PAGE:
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From Chris Anderson <>
Subject Re: Apache Maven/Maven repo (Re: Dependencies in SVN)
Date Mon, 10 Aug 2009 04:30:19 GMT
On Sun, Aug 9, 2009 at 8:39 PM, Curt Arnold<> wrote:
> On Aug 8, 2009, at 1:39 PM, Paul Davis wrote:
>>> But argument by assertion is neither helpful, meaningful, or polite.
>>> Curt is doing us a huge favour for us by spotting these problems,
>>> explaining
>>> some of the possible solutions, and dedicating his personal time to
>>> evaluating
>>> their suitability for the project.
>> Maybe its just me but I haven't the slightest what problem this thread
>> is trying to solve. Why would we even think about removing our runtime
>> dependencies from SVN? I know someone suggested it in thread this
>> conversation forked from but I never read discussion about why this
>> would be good or necessary.
> The ASF develops and distributes code licensed under the ASL.  An ASF
> project can depend on software written on other licenses, but distributing
> or developing software under different licenses is somewhere between
> atypical and prohibited.  I think any exception would have to be granted by
> the board.

Perhaps an exception has been granted for pcre's inclusion in the
httpd server. It was just the first place I looked, I bet there are
more non-APL licensed codebases in the ASF repo.

A general prohibition from keeping dependencies in svn seems rather
odd. I can understand some wariness about maintaining in-project forks
or patches of upstream projects. Diverging from upstream is a bad idea
from a technical perspective alone.

However, I don't understand what we gain from forcing our users to
download mochiweb etc from external sources as part of the build. I
understand this is common in the Java world with Maven, but I don't
know that it gains us anything for our users.

I'd be comfortable with the remedy of working with our upstream
projects to absorb any patches we have outstanding. In the long run,
once we have all our patches cleaned up, we could look at satisfying
our dependencies using some curl shell scripts to download mochiweb,
ibrowse, etc from a repository.

If there were already a standard Erlang package system this would be
simpler. However I don't think adding Maven as a dependency is
acceptable for a non-Java project.

It seems to me that a commitment to getting custom patches out of our
Erlang dependencies would be good, from a technical perspective. I
can't speak to the legal side, but I find the idea that there's a
significant difference between downloading dependencies during the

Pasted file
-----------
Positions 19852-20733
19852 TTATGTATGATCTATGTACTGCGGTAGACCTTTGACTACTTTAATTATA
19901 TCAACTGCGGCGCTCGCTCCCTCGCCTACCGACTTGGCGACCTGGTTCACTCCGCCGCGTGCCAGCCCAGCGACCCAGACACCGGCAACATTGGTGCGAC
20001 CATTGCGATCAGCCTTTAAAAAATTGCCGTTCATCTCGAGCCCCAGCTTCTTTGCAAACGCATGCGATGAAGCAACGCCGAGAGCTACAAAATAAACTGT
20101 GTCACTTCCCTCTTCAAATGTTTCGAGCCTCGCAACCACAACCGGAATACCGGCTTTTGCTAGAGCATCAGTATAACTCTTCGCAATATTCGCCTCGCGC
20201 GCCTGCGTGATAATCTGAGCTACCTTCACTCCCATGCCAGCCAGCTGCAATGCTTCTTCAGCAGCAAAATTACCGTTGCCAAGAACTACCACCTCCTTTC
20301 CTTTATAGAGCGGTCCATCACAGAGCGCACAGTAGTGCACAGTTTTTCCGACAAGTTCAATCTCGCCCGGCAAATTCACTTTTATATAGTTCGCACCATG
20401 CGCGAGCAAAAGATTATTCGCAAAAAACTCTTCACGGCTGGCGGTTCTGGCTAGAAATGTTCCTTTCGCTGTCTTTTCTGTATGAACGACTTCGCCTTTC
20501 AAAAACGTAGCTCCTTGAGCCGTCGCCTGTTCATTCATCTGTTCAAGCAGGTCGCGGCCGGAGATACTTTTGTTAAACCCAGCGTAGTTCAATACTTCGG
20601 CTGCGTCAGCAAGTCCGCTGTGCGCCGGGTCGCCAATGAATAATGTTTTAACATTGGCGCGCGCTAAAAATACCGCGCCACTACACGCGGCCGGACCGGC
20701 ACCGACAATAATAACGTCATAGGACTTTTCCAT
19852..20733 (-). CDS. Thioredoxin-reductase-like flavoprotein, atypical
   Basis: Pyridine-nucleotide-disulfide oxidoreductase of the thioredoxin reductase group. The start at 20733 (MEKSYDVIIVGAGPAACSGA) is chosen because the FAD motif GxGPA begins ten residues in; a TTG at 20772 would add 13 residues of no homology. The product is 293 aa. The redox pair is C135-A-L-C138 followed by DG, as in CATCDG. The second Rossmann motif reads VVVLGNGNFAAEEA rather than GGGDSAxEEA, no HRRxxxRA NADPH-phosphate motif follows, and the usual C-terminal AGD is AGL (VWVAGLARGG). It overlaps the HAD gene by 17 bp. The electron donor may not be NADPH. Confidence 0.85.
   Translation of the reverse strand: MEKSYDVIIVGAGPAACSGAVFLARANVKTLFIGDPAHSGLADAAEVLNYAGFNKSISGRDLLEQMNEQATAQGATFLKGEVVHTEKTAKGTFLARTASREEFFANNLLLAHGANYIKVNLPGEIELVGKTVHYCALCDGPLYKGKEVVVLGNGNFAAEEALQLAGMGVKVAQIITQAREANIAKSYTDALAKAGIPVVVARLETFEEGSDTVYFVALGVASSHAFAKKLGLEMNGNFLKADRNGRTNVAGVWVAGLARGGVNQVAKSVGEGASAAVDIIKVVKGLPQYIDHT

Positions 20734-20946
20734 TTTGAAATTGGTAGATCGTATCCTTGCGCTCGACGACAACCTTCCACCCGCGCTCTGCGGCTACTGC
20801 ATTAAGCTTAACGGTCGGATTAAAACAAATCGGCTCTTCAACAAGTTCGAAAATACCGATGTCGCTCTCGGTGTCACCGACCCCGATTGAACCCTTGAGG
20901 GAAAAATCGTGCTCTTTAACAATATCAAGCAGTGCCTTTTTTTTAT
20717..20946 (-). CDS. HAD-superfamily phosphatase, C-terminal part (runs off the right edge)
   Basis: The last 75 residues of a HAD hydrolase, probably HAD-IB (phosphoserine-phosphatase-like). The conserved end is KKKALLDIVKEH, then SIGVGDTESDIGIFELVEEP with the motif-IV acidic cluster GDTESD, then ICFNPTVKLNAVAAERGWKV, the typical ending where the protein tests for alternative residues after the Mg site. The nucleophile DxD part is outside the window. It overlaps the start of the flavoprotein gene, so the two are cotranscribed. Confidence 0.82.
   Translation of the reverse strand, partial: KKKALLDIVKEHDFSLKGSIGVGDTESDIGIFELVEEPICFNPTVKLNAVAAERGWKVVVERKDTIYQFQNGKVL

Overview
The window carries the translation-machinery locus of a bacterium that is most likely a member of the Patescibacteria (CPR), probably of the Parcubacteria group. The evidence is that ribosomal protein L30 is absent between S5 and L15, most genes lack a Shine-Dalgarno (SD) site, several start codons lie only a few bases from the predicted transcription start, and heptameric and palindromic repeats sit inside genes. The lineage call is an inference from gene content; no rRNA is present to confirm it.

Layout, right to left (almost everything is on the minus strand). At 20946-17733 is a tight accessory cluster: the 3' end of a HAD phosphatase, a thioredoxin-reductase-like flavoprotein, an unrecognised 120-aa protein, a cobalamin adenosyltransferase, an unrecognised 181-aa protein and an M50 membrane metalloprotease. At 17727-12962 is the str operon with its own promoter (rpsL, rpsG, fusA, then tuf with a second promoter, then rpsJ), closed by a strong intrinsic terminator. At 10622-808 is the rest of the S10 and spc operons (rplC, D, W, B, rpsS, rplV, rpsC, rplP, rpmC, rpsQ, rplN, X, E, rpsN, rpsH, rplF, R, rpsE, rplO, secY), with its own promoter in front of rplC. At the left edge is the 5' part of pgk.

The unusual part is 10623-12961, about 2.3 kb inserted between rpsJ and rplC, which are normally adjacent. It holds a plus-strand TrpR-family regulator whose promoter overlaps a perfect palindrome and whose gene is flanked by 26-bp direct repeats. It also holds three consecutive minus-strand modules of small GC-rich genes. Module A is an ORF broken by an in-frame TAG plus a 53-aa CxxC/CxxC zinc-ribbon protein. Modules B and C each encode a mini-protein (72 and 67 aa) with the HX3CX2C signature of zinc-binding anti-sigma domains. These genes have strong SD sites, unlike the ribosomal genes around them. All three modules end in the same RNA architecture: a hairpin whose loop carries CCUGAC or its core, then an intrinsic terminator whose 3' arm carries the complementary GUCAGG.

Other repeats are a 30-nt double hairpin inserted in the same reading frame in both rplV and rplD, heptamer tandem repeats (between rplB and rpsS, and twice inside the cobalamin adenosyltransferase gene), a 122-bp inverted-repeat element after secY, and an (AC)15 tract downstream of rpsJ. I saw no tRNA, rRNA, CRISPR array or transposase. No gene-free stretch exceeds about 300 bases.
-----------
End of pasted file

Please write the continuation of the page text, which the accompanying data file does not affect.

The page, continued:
build and including them in the repository uncompelling.

Curt, do you think your concerns are the sort of thing that should
hold back a release? I understand they technical argument against
forking, but I don't see that being so important that we can't work on
it over time, in the same open-source way we approach other technical


> One possibly resolution to the current situation is to remove the code from
> the distribution and from the source and have the user obtain the
> dependencies from an outside repository in a similar manner to the method
> that libmozjs which had once been in the source in a branched version but is
> now obtained through the a package manager.
> On Aug 6, 2009, at 9:44 AM, Jan Lehnardt wrote:
>> FWIW, in my two years with Erlang, I've never came across CEAN in any
>> practical setting. I know it exists, but for all I know, nobody uses it.
>> There are also the Faxien and Sinian[sp?] distribution tools, but they are
>> not widespread either. For all I know, the Erlang community is longing for a
>> release management system.
> At that point, I suggested that the Maven Central Repository, while best
> known for providing Java dependencies to Maven, is not limited to providing
> Java byte code or only to supporting Maven.  The central repo is not part of
> the ASF, distributes code under a variety of licenses, has an established
> organization, procedures, mirror network, etc.  If one were to develop a
> release management system for Erlang, using Maven Central to provide the
> back end leverages prior work and existing infrastructure.  For CouchDB's
> immediate needs, all that might be necessary is to get mochiweb, ibrowse and
> erlang_oauth into Maven Central and then provide a means for the end-user to
> pull the releases from the Maven repo with minimal effort.
> I did try to make a distinction between Maven the tool and the Maven Central
> Repository.  The easiest way to make sure that your project description is
> accurate is to build using Maven, however it is possible to write a POM for
> artifacts that were prepared by other means.

Chris Anderson

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